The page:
Two Responses to Midnight Rising (with comment)
Review by Jean Libby, independent researcher and scholar
Tony Horwitz, is a Pulitzer Prize-winning journalist and the author of Confederates in the Attic (Pantheon, 1998). He delivers the details of the event and the people in it by choice or by chance in a narrative that weaves the documentary base into reality. Not since Stephen Benet’s epic John Brown’s Body (Doubleday, 1928) have the streets of Harpers Ferry on October 16 – 18, 1859, been so vividly portrayed. Like Benet (who is effectively invoked in section breaks) the author Tony Horwitz has a strong background in the Civil War.
His work as a war correspondent serves him well, as the John Brown raid is a battle which was intended to be a larger movement (or invasion) gone wrong. The raid became larger with John Brown’s unflinching insistence on freedom and citizenship for enslaved Americans. Placing Brown’s plan in the context of world history of small, dedicated and well-equipped forces the raid makes sense. Horwitz’s knowledge of the terrain—gained on the ground with the expertise of National Park Service ranger David Fox and NPS historian Dennis Frye—focuses his writing with extensive research notes and clarifies the story so often told in miserable confusion.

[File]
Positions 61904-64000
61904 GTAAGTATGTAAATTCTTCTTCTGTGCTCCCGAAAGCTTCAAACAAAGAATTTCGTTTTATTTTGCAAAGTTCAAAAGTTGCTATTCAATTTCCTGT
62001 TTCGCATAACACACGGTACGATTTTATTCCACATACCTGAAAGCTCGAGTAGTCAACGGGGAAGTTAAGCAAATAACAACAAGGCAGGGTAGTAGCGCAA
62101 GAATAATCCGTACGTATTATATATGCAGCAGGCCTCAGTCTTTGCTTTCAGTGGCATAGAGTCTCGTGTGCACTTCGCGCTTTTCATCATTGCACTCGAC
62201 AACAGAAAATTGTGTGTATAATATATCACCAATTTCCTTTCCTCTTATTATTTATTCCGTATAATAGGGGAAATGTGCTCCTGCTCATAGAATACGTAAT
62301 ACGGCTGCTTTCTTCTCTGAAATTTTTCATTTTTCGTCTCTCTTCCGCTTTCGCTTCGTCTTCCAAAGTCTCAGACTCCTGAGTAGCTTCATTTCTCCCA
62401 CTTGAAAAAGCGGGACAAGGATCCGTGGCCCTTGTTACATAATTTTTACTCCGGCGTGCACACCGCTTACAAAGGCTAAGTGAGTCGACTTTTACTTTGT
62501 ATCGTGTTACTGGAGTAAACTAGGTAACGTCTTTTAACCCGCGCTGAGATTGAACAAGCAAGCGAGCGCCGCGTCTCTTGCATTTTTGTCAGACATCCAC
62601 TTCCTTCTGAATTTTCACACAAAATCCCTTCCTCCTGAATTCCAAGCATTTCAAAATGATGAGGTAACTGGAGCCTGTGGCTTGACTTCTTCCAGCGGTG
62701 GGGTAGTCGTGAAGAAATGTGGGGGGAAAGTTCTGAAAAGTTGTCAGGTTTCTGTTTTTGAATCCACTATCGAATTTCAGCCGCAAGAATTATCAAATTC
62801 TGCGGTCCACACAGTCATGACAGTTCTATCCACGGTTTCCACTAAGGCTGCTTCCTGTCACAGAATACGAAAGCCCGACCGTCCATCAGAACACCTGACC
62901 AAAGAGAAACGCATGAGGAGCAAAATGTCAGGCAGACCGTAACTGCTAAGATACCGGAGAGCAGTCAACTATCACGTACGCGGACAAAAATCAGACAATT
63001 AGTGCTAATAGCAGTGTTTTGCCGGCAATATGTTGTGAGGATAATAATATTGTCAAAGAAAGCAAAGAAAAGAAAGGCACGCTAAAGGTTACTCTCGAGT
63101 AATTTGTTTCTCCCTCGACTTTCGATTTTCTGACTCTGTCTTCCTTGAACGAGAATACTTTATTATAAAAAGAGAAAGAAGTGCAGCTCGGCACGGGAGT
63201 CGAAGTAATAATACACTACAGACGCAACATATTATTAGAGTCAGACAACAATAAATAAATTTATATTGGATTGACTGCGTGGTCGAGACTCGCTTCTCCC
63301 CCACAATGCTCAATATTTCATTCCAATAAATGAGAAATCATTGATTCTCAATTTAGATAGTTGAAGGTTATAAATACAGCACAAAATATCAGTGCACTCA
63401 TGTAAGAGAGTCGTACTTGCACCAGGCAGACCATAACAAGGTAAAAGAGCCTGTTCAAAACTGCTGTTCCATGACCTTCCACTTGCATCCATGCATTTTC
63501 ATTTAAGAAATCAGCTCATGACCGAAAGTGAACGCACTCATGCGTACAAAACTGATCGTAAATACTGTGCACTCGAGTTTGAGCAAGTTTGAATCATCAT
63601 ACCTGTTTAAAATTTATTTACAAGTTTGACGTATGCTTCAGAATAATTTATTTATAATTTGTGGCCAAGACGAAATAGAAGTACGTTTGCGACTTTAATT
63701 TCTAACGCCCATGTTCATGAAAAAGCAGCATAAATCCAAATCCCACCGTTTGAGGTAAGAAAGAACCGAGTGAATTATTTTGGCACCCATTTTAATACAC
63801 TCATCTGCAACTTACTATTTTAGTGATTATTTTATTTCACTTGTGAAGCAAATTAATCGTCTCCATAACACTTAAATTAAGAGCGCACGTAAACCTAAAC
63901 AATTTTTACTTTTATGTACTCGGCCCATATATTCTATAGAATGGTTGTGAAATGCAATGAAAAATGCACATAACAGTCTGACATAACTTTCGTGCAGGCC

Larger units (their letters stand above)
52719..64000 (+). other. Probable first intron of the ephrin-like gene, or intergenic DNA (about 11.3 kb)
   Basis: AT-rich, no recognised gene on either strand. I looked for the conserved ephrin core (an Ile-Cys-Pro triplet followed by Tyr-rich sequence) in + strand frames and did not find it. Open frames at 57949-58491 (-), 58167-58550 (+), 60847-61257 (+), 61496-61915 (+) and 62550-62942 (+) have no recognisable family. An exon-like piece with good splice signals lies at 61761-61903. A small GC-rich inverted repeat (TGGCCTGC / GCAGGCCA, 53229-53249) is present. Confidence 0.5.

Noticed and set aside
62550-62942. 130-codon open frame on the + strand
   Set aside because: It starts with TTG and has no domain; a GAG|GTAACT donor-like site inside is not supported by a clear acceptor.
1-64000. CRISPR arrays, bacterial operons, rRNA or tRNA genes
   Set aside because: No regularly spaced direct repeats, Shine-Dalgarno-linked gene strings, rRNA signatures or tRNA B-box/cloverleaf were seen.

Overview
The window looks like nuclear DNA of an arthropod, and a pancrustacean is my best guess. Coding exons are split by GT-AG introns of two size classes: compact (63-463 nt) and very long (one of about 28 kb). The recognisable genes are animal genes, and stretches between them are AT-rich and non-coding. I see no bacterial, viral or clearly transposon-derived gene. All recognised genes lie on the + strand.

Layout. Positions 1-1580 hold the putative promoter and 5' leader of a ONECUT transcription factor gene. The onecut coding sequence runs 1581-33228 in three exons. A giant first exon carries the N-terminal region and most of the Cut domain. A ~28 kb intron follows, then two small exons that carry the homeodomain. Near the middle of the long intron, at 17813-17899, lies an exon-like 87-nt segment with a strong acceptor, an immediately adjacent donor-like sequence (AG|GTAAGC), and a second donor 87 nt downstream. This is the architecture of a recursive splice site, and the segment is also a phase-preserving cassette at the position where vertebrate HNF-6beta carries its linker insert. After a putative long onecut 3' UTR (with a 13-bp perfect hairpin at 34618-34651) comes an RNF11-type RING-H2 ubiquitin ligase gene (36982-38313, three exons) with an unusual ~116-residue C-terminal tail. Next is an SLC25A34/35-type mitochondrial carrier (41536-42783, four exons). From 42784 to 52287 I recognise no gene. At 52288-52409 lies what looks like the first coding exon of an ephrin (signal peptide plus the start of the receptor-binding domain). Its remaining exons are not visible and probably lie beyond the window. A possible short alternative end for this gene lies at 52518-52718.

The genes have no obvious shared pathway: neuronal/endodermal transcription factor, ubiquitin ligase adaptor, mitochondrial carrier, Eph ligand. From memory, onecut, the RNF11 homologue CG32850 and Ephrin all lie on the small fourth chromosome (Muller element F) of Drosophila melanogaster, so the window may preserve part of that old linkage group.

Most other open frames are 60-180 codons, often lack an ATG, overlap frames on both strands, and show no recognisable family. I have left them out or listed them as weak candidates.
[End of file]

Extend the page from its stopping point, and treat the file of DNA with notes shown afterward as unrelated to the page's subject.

Horwitz leads us down the same road to Harpers Ferry that John Brown and his men took from the Kennedy Farm in Washington County, Maryland, on October 16, 1859. The road begins in Sharpsburg, where three years later Confederate forces under the commands of officers who captured John Brown in Virginia would march in the uphill direction toward the creeks and fields that resonate in American Civil War memory—Antietam, the Dunker Church, and South Mountain.
I took that road in the midnight hours of October 16, 1978, which was one of the few occasions that the calendar date is on Sunday night, as it was in 1859. There was no walking path across the bridge; our National Park Service AWOL guide had a key to unlock the entry gate to the trestles, and knew the train schedule because we would have been knocked into the Potomac had one greeted us in either direction. On the same road the same Dennis Frye who guided Tony Horwitz and the conference attendees at the 150th raid anniversary in Harpers Ferry in 2009 walked along. He was a history student at Shepherd University working part time at the Harpers Ferry National Historical Park in 1978, where he is now the Chief Historian. I learned the terrain from his father, John Frye, a ranger on the C & O Canal and longtime archivist at the Western Maryland Room at the Washington County Free Library in Hagerstown.
This reviewer, among others, is generously credited for research contribution in the acknowledgements. I had the recent happy experience to be introduced by the author at a book-signing in Menlo Park, California , and make an announcement of local history programming about, and with descendants of John and Mary Brown. “’Am I Not John Brown’s Daughter?’ Annie Brown in the Civil War” will be presented by Alice Keesey Mecoy at the Sunnyvale Public Library on March 7, 2012.